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2021 Literary Escapes Challenge

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My Progress:

28 / 51 states. 55% done!

2021 Fall Into Reading Challenge

My Progress:

0 / 24 books. 0% done!

2021 Children's Historical Fiction Reading Challenge

2021 Children's Historical Fiction Reading Challenge
(Hosted by Yours Truly!)

My Progress:

6 / 25 books. 24% done!

2021 Popsugar Reading Challenge

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33 / 50 books. 66% done!

Booklist Queen's 2021 Reading Challenge

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35 / 52 books. 67% done!

2021 Historical Fiction Reading Challenge

2021 Craving for Cozies Reading Challenge

The 52 Club's 2021 Reading Challenge

My Progress:

39 / 52 books. 75% done!
Saturday, December 29, 2018

Empowering MG Novel Urges All to See Each Other More Clearly

(Image from Barnes & Noble)

When you're in junior high, nothing draws in the bullies quite like being different.  Flint would know.  With a debilitating eye disease called keratoconus, he has to work harder than most just to see normally.  Calling him "Squint," his middle school tormentors love to mock him at every turn, making his lonely existence even more difficult.  Flint tries his best to ignore the taunts, focusing instead on the epic superhero comic book he's writing and illustrating.  His goal is to submit it to a "Find a New Comic Star" contest before his eyelids thin enough to blind him completely.  When he wins, Flint will finally receive the respect and friendship he craves.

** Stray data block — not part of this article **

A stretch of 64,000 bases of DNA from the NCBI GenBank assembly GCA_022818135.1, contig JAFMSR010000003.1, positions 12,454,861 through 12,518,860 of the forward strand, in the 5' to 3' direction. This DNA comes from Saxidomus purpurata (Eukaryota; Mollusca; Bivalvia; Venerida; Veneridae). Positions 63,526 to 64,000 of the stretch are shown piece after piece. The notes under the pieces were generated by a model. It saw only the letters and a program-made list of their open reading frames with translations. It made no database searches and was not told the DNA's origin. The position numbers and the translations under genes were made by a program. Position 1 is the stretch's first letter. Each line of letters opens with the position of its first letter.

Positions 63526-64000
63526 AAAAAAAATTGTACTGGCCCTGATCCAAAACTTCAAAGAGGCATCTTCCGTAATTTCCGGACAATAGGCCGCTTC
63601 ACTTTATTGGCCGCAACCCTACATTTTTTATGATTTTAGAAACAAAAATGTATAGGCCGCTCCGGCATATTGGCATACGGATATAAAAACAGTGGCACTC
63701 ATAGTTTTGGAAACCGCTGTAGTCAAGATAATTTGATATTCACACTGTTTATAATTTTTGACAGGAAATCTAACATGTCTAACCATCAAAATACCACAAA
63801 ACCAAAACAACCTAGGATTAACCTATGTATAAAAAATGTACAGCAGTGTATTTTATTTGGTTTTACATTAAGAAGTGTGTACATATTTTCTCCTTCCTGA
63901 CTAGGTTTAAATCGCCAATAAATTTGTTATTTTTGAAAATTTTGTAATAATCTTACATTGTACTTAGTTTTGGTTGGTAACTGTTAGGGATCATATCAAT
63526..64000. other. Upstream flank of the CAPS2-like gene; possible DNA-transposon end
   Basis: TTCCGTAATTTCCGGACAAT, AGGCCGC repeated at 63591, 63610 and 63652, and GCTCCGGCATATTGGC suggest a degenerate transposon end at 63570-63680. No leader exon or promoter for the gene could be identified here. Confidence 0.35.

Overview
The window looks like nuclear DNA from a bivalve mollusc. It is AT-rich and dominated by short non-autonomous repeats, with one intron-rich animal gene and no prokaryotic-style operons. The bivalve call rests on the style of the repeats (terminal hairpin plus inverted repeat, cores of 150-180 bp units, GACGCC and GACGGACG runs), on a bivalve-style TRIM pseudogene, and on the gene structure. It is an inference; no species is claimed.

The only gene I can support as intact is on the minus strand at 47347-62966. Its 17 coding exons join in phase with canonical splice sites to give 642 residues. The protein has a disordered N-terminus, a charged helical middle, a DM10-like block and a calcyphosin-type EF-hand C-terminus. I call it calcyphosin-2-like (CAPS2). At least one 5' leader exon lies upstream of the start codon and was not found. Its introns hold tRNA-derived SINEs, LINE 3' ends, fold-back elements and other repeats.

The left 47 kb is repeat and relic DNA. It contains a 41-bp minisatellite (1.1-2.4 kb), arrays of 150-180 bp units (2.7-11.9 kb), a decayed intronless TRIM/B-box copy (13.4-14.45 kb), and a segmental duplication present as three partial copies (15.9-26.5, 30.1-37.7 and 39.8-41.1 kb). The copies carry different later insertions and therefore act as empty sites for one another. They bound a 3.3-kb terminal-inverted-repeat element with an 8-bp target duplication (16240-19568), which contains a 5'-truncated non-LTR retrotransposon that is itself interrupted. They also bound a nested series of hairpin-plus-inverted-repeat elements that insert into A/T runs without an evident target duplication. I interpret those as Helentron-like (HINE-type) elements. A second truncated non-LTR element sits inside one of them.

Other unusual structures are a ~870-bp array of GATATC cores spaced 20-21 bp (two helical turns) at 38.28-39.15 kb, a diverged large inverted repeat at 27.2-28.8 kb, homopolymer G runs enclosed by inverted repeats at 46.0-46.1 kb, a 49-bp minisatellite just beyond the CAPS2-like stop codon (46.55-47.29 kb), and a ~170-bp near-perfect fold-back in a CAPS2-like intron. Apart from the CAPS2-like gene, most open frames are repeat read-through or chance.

Flint, who always sits alone at lunch, can't quite believe it when the cool new girl sits next to him in the cafeteria.  Even though she's been accepted by the popular crowd, McKell Panganiban seems genuinely nice.  The more Flint gets to know her, the more he realizes that, like him, McKell has some amazing hidden talents she's reluctant to share.  As the two begin to trust each other with their secret skills, they make some amazing discoveries about each other and about themselves.  When a dynamic YouTube star urges them to make the most of the time they've been given, Flint and McKell realize their new friendship might just give them the courage they need to finally do the things that scare them most.

I greatly enjoyed Mustaches for Maddie, last year's heartwarming MG novel by husband/wife duo Chad Morris and Shelly Brown, so I was excited to read their newest offering, Squint.  Like its predecessor, Squint is a warm, uplifting story that encourages empathy, compassion, and accepting others despite their differences.  Although it deals with tough subjects, Squint remains positive without ever feeling cheesy or overly sentimental.  Instead, it's a funny, engaging story that both entertains and empowers.  In the same vein as Wonder, it's a book that reminds us to look more closely at each other—and ourselves—to find the hidden beauty inside us all. 

(Readalikes:  Reminds me of Wonder by R.J. Palacio and other MG novels about learning to accept others despite their disabilities/differences)


If this were a movie, it would be rated:

To the FTC, with love:  I received an ARC of Squint from the generous folks at Shadow Mountain in exchange for an honest review.  Thank you!

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